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Middle ear pressures with different anaesthetic agents

The use of appropriate anaesthetic agents is essential to avoid complications during middle ear surgery. This Turkish study attempted to identify whether intravenous (IV) anaesthetics (propofol) or inhalational agents (sevoflurane) cause more variations in middle ear pressures. The authors performed...

ENT in this issue...Anaesthetics and ENT

Nick Crombie, BMedSci BMBS FRCA FIMC RCSEd RCPathME, Associate Medical Director (Governance); Consultant Trauma Anaesthetist; Honorary Researcher, National Institute for Health Research SRMRC: Clinical Lead for Resuscitation Services, QEHB, UK. E: Nicholas.Crombie@uhb.nhs.uk Plastic surgeons think we do endless crosswords. Orthopaedic...

IV dexamethasone versus LA infiltration during paediatric tonsillectomy

Postoperative nausea and vomiting following tonsillectomy is important to control for improved oral intake and satisfaction following surgery. Optimal management is still debated. This team from Beirut conducted a randomised double blind clinical trial comparing the effect of intravenous dexamethasone...

The use of THRIVE in laryngology and phonosurgery

The team in Lewisham has been using THRIVE for our phonosurgical cases for about a year. Here, we discuss the pros, cons and potential pitfalls of setting up and using THRIVE as ventilation during anaesthesia rather than using an ML...

Anaesthesia for sleep nasendoscopy and snoring / obstructive sleep apnoea surgery

Surgery for sleep disordered breathing inevitably requires surgeon and anaesthetist to share the airway. Here, Edward Bick gives us the anaesthetic viewpoint, reiterating that communication is the key. A specific note is made of the anaesthetic technique for sleep nasendoscopy,...

From aaargh to zzzzz: the ABC of paediatric anaesthesia

Andrew McTavish is one of those special breeds who not only relishes complex anaesthesia, but also does so in paediatric patients. Dealing with this group of patients requires careful planning according to accepted practice, and here he discusses some recent...

Anaesthesia for free-flap surgery

Adel Hutchinson is one of those calm and controlled anaesthetists for whom nothing seems too difficult. In this article, she describes the key perioperative factors for one of the highest complexity operations in ENT; free-flap surgery. It makes good reading...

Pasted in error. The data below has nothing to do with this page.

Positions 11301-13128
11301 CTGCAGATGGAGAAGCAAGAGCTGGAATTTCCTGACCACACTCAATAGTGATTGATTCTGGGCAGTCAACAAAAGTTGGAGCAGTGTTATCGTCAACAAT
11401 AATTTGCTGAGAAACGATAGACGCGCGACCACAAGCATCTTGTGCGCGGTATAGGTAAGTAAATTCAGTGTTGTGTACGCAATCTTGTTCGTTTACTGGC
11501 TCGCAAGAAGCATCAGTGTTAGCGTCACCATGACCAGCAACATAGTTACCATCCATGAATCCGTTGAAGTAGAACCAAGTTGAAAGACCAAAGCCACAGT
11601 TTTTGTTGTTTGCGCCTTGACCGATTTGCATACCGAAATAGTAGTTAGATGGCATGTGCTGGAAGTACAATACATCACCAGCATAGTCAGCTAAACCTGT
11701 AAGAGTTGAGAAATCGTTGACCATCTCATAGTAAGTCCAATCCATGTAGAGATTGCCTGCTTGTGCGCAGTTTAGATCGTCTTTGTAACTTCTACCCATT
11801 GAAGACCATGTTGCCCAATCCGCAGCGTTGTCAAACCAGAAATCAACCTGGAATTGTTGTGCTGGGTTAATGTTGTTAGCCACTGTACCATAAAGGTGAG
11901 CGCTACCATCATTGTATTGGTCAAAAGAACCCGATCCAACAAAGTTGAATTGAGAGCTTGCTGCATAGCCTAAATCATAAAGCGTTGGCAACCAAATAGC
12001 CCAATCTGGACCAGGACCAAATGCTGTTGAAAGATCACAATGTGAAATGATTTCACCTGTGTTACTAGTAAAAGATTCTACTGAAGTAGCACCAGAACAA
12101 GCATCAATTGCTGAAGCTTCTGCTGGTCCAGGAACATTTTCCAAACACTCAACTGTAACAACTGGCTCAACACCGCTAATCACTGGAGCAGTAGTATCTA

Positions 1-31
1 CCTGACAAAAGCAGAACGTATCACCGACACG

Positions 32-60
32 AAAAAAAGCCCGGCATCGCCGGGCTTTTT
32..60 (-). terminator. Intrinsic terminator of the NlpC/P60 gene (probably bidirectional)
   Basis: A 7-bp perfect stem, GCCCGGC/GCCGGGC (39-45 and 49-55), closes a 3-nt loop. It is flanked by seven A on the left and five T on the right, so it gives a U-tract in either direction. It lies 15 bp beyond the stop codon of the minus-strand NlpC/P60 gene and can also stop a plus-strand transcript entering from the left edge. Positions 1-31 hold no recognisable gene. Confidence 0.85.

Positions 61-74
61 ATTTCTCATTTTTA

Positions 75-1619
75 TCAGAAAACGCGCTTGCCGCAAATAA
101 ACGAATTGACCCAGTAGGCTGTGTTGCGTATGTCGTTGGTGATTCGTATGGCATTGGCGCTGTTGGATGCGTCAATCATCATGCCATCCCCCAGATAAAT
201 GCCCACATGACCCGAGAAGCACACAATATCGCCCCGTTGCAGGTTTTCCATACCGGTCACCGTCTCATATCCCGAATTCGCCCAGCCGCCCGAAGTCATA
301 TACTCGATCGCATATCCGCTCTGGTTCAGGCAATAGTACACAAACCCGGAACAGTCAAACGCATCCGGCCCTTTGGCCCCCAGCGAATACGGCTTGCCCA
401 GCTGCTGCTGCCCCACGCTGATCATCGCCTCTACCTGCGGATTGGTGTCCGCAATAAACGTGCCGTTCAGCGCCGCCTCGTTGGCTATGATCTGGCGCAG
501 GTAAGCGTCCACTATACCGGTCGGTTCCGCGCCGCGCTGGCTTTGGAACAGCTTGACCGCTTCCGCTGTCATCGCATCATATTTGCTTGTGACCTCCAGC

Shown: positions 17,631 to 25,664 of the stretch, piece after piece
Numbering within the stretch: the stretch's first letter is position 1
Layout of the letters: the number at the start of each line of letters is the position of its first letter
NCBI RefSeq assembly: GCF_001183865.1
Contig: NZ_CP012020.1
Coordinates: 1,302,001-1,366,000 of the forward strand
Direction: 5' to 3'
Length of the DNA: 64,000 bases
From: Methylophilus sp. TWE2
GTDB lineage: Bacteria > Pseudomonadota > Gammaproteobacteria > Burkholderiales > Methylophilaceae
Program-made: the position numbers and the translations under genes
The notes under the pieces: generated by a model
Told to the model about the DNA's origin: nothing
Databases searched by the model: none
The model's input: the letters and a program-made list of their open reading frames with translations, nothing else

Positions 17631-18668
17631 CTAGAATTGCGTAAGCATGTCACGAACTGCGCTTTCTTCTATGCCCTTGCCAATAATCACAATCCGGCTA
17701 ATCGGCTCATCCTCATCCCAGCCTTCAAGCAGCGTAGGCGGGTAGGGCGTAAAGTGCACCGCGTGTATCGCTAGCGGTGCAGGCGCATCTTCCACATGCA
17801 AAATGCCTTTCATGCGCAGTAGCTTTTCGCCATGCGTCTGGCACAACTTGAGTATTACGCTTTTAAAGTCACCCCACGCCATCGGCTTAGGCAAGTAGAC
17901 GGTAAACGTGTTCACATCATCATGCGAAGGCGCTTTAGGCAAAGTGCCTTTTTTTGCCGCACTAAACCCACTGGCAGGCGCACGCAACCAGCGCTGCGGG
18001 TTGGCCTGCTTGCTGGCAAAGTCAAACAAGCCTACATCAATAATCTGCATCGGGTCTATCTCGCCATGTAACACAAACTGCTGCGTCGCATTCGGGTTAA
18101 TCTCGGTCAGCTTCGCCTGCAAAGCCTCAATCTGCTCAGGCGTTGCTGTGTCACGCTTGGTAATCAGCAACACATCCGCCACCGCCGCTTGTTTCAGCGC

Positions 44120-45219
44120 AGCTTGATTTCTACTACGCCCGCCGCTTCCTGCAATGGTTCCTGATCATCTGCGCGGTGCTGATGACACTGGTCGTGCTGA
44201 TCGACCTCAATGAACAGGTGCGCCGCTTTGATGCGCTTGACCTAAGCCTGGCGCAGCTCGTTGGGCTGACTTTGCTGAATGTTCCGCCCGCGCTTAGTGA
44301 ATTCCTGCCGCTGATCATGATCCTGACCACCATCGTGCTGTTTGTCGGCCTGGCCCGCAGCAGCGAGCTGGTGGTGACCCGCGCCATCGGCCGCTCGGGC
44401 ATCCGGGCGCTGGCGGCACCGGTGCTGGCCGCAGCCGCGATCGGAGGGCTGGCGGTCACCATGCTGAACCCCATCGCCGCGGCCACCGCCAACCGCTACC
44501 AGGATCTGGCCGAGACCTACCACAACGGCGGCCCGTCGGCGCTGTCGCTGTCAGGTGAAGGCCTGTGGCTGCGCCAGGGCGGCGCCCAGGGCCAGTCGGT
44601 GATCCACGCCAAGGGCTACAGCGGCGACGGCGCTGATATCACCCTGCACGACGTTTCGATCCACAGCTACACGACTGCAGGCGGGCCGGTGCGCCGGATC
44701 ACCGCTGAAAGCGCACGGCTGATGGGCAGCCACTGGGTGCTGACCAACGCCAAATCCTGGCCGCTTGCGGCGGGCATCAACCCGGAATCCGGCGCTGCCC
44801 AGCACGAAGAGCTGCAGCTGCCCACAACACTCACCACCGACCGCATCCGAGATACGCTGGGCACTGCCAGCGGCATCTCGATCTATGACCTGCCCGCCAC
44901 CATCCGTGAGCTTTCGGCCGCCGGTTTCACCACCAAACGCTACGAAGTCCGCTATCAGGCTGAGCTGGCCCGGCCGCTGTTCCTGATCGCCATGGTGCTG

Multidisciplinary airway simulation workshops: ‘preparing your team for the difficult airway’

Can human factor issues be better addressed within a multidisciplinary learning environment? Would this improve team working and patient outcomes? Are these important training considerations? Mona Thornton discusses the experience of a multidisciplinary simulation airway workshop in the unit she...

An overview of human factors in ENT and anaesthesia

James Bates and Chris Frerk are both passionate about how human factors science can improve safety in healthcare and have co-authored this article describing how communication, ergonomics and other non-technical skills are making operating theatres safer. There is no doubt...

Anaesthesia for excision of vestibular schwannomas

The ‘shared airway’ relationship between ENT surgeons and anaesthetists is well documented. But ENT surgery and anaesthesia interact in numerous other ways, particularly in complex skull base surgery. What do our anaesthetic colleagues want us to know about vestibular schwannoma...

Do intratympanic injections require local anaesthesia?

Intratympanic injections are becoming increasingly acceptable in the management of Meniere’s disease, tinnitus and sudden hearing loss. This is because they avoid the need for hospitalisation and can be performed as low-cost outpatient procedures. It is traditional to freeze the...

TIVA in FESS: a meta-analysis

This meta-analysis is from Rochester, New York, and aims to add more evidence for the use of TIVA in endoscopic sinus surgery (FESS) to arm rhinologists keen for a quick, bloodless FESS in the discussion with anaesthetists who prefer inhalation....